Peaks by Alison Tyldesley / Paul Evans / John Bainbridge / Rebecca Buck
13 October – 17 November
Opening 7:30pm Friday 12 Octobe
Peaks by Alison Tyldesley / Paul Evans / John Bainbridge / Rebecca Buck
“Diverse creativity is what makes us human.”
It is a strongly held belief that our desire as a species to make 'art for art's sake' as opposed for a clearly functional purpose is a core characteristic of what sets us apart from the rest of the animal kingdom. Whether or not this is true, we seem to have been making objects and painting since we began walking upright and Cupola wishes to celebrate some of the diverse talents of contemporary artists and makers in this exhibition.
Around 50 artists will be exhibiting their work for sale across a range of disciplines including but not limited to: painting, sculpture, printmaking, glass, ceramics, jewellery, photography, drawing and textiles.
“Christmas is a time of celebration and of gift giving. We hope that you might choose to celebrate the season by sharing the gift of creativity and celebrating these artists and their life affirming talents.” Karen Sherwood, Director.
10 January - 2 February
Doors open 10am til 8pm Thursday 10th January
10am - 6pm Mon - Sat until 2nd February
Cupola's infamous sale is back! This is an opportunity for artists to sell off older, not quite perfect or experimental work at bargain prices and for art lovers to enjoy a rummage through approximately 3000 items and uncover a hidden treasure!
Prices from £1 - £350
Doors open 10am til 8pm Thursday 10th January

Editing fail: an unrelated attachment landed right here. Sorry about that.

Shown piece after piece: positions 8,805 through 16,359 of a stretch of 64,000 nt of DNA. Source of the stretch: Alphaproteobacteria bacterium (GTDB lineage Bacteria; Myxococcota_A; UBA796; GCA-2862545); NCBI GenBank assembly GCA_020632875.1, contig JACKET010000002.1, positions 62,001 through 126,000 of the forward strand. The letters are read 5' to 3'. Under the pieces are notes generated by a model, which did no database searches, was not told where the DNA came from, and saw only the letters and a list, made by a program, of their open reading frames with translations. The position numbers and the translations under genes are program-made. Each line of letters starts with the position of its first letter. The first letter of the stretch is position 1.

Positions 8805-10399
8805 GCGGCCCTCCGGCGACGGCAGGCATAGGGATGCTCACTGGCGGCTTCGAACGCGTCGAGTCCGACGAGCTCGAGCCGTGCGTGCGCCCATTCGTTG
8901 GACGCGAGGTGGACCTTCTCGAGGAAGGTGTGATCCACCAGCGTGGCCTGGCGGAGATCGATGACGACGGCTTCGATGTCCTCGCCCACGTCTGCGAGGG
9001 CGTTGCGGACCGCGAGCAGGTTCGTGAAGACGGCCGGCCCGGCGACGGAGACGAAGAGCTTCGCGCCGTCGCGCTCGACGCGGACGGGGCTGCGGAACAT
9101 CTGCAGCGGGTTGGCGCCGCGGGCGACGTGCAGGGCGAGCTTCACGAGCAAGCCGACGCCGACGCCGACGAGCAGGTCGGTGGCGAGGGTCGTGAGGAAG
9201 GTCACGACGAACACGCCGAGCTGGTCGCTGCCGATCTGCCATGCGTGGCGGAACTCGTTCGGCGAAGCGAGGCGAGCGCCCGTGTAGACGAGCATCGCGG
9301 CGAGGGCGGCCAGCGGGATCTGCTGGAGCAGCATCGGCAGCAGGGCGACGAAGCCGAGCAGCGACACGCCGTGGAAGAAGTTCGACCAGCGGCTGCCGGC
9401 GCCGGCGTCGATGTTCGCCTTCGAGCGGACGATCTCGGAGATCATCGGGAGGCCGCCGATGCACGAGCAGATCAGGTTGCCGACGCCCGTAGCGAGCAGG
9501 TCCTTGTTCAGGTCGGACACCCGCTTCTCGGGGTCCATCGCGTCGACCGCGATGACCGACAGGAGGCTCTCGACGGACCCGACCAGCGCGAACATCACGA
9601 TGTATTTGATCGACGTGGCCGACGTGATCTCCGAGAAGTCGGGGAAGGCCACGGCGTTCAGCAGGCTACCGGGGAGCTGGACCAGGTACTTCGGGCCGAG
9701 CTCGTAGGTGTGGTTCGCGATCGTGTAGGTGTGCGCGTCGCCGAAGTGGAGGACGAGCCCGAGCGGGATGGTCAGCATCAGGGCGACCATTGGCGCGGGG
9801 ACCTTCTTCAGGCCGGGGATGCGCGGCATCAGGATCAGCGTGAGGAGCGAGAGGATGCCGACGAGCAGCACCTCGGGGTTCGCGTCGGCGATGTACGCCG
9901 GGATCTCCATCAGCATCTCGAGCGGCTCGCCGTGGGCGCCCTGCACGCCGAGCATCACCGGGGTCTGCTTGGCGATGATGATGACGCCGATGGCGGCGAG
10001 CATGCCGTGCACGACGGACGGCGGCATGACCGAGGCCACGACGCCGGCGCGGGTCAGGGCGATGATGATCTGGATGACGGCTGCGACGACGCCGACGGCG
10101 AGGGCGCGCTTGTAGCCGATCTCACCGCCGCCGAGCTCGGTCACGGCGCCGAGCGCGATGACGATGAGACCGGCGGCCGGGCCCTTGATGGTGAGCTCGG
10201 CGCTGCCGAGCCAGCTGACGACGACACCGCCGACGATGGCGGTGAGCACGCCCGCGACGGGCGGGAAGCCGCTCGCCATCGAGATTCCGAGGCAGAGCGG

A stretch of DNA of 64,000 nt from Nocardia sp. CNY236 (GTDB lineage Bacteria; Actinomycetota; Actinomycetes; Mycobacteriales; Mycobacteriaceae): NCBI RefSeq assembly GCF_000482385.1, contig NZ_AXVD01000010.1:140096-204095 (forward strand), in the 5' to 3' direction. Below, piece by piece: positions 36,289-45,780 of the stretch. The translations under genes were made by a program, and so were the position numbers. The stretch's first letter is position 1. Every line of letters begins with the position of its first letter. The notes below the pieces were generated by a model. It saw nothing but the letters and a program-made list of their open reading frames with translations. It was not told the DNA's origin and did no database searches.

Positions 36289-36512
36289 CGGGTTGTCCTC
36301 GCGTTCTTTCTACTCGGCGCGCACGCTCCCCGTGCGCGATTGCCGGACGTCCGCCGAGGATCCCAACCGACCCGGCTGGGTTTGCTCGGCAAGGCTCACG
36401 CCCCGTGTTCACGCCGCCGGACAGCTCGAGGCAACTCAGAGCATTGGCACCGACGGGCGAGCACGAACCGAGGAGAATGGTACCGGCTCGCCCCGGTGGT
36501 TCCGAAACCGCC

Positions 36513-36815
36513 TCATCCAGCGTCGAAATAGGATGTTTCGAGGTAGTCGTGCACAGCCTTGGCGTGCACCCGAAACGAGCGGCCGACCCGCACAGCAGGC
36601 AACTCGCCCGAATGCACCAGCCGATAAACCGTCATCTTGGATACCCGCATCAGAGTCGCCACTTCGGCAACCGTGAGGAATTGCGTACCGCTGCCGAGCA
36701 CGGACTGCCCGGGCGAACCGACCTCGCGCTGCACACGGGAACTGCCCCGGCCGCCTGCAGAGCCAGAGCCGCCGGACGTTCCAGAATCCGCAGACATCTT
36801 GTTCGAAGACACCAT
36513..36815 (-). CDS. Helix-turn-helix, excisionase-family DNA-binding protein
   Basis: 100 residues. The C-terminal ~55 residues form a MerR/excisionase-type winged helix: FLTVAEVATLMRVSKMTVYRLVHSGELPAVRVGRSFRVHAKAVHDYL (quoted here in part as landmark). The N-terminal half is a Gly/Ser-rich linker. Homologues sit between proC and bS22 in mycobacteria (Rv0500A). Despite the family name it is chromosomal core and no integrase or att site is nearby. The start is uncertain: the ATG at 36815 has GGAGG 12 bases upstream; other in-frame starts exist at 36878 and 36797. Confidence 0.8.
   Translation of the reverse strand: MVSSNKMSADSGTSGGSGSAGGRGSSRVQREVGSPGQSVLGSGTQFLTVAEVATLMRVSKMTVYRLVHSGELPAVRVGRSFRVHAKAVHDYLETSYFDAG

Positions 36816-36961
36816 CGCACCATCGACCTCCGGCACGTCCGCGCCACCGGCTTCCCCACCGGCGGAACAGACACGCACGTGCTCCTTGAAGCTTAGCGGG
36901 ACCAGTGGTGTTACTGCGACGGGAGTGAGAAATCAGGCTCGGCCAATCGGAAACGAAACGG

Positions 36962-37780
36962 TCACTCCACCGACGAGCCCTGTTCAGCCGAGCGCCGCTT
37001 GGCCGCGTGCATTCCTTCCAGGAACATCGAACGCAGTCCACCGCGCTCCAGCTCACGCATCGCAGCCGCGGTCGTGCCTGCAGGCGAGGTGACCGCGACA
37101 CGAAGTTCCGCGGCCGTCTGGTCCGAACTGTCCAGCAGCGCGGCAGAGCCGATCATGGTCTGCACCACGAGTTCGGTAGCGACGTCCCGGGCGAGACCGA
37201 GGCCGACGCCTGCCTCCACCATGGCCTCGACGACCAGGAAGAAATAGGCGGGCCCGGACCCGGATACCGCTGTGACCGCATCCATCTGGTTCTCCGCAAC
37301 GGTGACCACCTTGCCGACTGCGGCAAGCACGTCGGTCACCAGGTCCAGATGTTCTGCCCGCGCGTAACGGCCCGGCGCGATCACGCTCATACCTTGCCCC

New items will arrive throughout the sale period.
Artist wishing to bring work for the sale can download paperwork here
Rhesus Negative by Ashley Pearce / Jennifer Booth/ Yolanda Relinque
28 April – 2 June
Opening 7:30pm Friday 27 April
25 November - 6 January 2018
Opening Friday 24 November 7:30pm, Hospitality Provided
Over 50 artists are taking part in this, Cupola's ever popular, Christmas exhibition. Every year we take it upon ourselves to showcase and celebrate the work of a large number of creative artists working across media. All four gallery show spaces will be filled with a diverse selection of work from artists new to the gallery as well as from our regular artists.
Artworks will include but are not limited to:
Painting . printmaking . sculpture . photography . glass . ceramics . textiles . jewellery . artist made books.
Artists taking part include: - this may be subject to change
Ali Thompson, Alison Tyldesley, Allister Malcolm, Ann Povey, Antonia Salmon, Bev Seth, Bren Head, Bruce Hardwick & Lynn Critchlow, Cath Dunn, Clare Bassett, Clare Pearl, Corinna Button, David Mayne, Eleni Tsakalou, Eric Moss, Fumi, Hanne Westergaard, Hazel Burnham, Hilary Mee, Jad Oakes, James Garland-Taylor, Jennie McCall, Jessica Briggs, Joanna Whittle, John Brokenshire, John Burks, Julie Lee, Karen Sherwood, Karoline Rerrie, Kirsty E Smith, Lee Hardman, Lisa V Robinson, Lorna fellas, Lyn Hodnett, Lynne Chapman, Mariel Borst Pauwels, Mingyi Wang, Myfanwy Williams, Nicki Dennett, Paul Evans, Pauline Rignall, Penny Philips, Rebecca Brown, Ryoko Minamitani, Sarah Saunders, Sarah Payne, Stephen Todd, Shakspeare Glass, Tessa Jane, Tom Berry, Valerie Daval, Wendy Connelly